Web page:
How is the setting of Frankenstein typical of its genre?

Expert Answers

An illustration of the letter 'A' in a speech bubbles

All the "spooky" elements of description in Shelley's 'Frankenstein' are Gothic by nature - dark alleys, ships in a turbulent sea, high winds, frozen wastelands are all part of this pictoral landscape. Gothic literature goes hand in hand with the spirit of naturalism, a mind frame (post Romantic) which viewed nature as an overly powerful, even hostile force.

Today,"going Gothic" has been a popular fad which lingers on among a privileged few, but fascination with the eerie, the passionate, the irrational and the eccentric is still part of the essential connotation of the word.

Check out the references below for more insight into the specific Gothic elements in Mary Shelley's 'Frankenstein,' which was, after all, the invention of tales told late at night around a flickering fire among friends with the sole purpose of scaring one another  - less!

Approved by eNotes Editorial Team
An illustration of the letter 'A' in a speech bubbles

This story is largely considered to be one of the most influential of the Gothic romance genre.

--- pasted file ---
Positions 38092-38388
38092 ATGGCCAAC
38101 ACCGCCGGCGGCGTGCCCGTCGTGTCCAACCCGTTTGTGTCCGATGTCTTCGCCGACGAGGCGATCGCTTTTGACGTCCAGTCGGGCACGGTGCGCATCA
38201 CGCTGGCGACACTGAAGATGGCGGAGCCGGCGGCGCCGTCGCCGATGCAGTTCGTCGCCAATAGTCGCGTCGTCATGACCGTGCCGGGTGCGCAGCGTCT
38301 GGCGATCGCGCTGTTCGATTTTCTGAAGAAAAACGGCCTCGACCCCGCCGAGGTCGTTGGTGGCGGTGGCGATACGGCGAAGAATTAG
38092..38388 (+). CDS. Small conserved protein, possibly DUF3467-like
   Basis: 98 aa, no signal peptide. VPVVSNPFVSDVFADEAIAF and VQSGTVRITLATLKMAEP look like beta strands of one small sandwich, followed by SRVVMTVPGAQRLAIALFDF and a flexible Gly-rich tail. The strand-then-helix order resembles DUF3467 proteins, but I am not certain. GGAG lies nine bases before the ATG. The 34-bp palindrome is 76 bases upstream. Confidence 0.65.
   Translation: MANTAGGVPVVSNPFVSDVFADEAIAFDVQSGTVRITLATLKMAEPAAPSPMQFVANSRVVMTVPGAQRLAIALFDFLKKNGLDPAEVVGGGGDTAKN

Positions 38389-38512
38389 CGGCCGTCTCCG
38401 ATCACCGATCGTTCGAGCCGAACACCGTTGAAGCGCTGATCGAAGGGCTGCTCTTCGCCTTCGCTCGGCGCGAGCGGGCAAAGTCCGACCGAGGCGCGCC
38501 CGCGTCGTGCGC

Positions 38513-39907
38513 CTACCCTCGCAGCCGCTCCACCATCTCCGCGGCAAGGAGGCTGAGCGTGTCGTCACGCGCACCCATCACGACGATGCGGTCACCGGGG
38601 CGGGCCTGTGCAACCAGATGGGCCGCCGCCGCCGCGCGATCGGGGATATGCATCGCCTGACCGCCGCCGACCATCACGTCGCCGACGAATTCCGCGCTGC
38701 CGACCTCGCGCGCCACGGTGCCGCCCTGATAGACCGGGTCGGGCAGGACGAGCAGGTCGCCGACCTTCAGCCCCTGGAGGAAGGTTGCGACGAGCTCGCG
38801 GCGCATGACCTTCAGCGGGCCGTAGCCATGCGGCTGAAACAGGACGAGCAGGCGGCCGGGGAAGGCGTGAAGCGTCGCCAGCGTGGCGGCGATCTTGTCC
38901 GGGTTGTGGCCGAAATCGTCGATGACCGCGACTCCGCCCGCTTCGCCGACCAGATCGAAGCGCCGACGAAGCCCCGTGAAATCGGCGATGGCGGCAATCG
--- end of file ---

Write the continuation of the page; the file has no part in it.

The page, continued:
How is it typical of the genre?

One of the key tenets of the Gothicromance genre is dealing with the supernatural, doomed love, and usually have a back setting of nature or at least castles and/or crumbling ruins of some kind. There is, or rather was, a strong current of individuality and and a strong emphasis on imagination.

All of these tropes can be found within the story. The bringing back to life, Victor and Elizabeth, and the Creature's haunts helped cement what the genre was to countless generations. It was not the first, but the impact of the novel was so large that it became the standard for the genre, and when people thought of the Gothic romance, the imagery of the story is what they thought of when the genre was brought up. I hope this helps.  

Approved by eNotes Editorial Team

We’ll help your grades soar

Start your 48-hour free trial and unlock all the summaries, Q&A, and analyses you need to get better grades now.

  • 30,000+ book summaries
  • 20% study tools discount
  • Ad-free content
  • PDF downloads
  • 300,000+ answers
  • 5-star customer support
Start your 48-Hour Free Trial